During the Gilded Age, the working girls of Boston had to contend not just with low pay but with reputations as immoral tramps. In the parlance of the day, they had “forsaken the path of virtue.” Or they “fell” by succumbing to the “temptations” and “perils” of the city.
It wasn’t true, at least for the great majority of the working girls of Boston. But that didn’t stop people from believing it.
From the Civil War to World War I, people accepted that , “Working class women — and especially black women — were freely available for sexual use by upper-class males,” according to Gerda Lerner in The Majority Finds Its Past: Placing Women in History.
And so a statistician named Carroll Wright in 1884 took it upon himself to investigate the slut shamers’ allegations. As head of the Massachusetts Bureau of Labor Statistics, he assigned his small army of field agents to interview 1,032 of the 38,881 working girls of Boston.
Two decades later, Lewis Wickes Hine picked up on Wright’s work in a different way. He photographed young people, teenagers and children, working in factories, on the waterfront, in fields and on the street. In the process, he captured many images of the working girls — and they were girls — of Boston.
Together, Wright and Hine reveal in detail what the lives of the working girls of Boston were all about – hard work and low pay.
After the Civil War, one of the founders of the Boston Young Women’s Christian Association, Lucretia Boyd, had a list of the city’s working girls. She told a friend that “she was warranted in saying that nearly one half of the girls on the lists would be led astray unless something could be done to place some additional protection about them.”
And in 1866, the Ladies Christian Association sent out a flier saying, “Intelligent Christians among us have long deplored the dangers that beset this class of persons.”
By 1884, men were coming to the Massachusetts Bureau of Labor Statistics office to complain the streets were crowded with working girls in the evening. They ‘were in the habit of soliciting men to accompany them home,’ wrote bureau chief Carroll Wright. “These gentlemen have expressed themselves as greatly astonished that in a city as well regulated as Boston, girls should come out of stores and shops and ply their vocation as night walkers on the streets in the evening.”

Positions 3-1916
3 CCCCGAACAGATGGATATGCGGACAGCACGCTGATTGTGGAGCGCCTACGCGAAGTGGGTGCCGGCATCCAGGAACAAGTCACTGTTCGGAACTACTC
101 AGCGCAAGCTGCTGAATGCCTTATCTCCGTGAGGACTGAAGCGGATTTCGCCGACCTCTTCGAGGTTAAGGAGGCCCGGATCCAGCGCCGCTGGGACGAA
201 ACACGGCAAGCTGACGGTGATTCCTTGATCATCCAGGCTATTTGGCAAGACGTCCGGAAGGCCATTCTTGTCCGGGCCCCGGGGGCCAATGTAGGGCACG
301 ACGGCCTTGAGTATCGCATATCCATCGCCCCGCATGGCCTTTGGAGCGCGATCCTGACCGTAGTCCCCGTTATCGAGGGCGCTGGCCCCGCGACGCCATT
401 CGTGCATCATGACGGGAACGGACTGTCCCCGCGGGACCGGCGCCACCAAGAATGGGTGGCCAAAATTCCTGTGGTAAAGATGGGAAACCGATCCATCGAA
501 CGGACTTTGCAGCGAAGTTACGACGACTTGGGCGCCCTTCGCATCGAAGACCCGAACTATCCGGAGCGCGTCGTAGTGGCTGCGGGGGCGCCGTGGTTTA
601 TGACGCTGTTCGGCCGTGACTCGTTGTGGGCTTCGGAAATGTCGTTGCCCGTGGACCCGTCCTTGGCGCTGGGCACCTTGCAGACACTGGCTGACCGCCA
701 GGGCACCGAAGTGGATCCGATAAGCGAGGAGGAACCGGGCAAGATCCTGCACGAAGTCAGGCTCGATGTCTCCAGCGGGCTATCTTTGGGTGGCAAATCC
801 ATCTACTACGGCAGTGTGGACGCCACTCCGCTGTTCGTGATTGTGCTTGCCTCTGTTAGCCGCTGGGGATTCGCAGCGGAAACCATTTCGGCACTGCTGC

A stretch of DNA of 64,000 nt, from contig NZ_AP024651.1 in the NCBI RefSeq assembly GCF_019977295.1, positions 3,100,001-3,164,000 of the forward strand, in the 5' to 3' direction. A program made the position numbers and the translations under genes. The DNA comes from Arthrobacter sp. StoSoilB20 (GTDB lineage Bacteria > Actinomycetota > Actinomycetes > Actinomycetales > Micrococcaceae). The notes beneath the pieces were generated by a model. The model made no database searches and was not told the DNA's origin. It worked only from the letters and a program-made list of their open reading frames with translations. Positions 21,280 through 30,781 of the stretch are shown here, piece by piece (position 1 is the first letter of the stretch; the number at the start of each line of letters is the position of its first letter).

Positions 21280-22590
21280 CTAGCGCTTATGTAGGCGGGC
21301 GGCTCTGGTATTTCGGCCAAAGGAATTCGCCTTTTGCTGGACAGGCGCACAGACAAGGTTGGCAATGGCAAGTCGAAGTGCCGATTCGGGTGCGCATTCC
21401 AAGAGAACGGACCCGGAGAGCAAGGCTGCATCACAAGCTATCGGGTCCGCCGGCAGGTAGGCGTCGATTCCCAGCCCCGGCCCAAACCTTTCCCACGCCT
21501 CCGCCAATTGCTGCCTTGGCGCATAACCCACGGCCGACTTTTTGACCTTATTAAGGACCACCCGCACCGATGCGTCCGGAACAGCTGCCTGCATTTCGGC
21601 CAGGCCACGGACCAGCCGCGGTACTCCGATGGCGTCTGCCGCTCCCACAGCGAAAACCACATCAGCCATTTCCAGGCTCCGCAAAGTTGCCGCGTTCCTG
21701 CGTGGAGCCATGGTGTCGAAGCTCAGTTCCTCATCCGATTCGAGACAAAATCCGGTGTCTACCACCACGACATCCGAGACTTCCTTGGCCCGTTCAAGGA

And so Wright had the BLS investigate the working girls of Boston ‘to determine whether the ranks of prostitution are recruited from the manufactory.’
The Working Girls of Boston
Boston in 1884 had a thriving manufacturing base that employed working girls in bookbinderies, shoe and boot factories, bakeries, distilleries, print shops and, most of all, clothing manufacturers.
Textile and clothing manufacture was a huge industry in New England, and by far the biggest in Boston. In 1855, the clothing industry generated $8.5 million in annual sales, more than twice as much as the next biggest, distilleries. Many Boston girls found employment as coat makers, custom tailoresses, coat basters, pantaloon stitchers, machine pressers, dressmakers, milliners and bustle makers.
The Pay Is Too Low
But they didn’t earn enough to live on. Most of the working girls of Boston earned less than $5 a week (about $133 in today’s dollars), according to Wright’s Fifteenth Annual Report about the working girls of Boston.
“The pay is too low,” complained the girls, who earned between $3 and $6 a week making men’s clothing, the report said. A 13-1/2 year old working as a canvas baster reported earning $1.25 a week.
The clothing industry nearly doubled in Boston over the next 50 years. In 1909, Hine’s photographs show young girls learning the skills needed in the needle trades.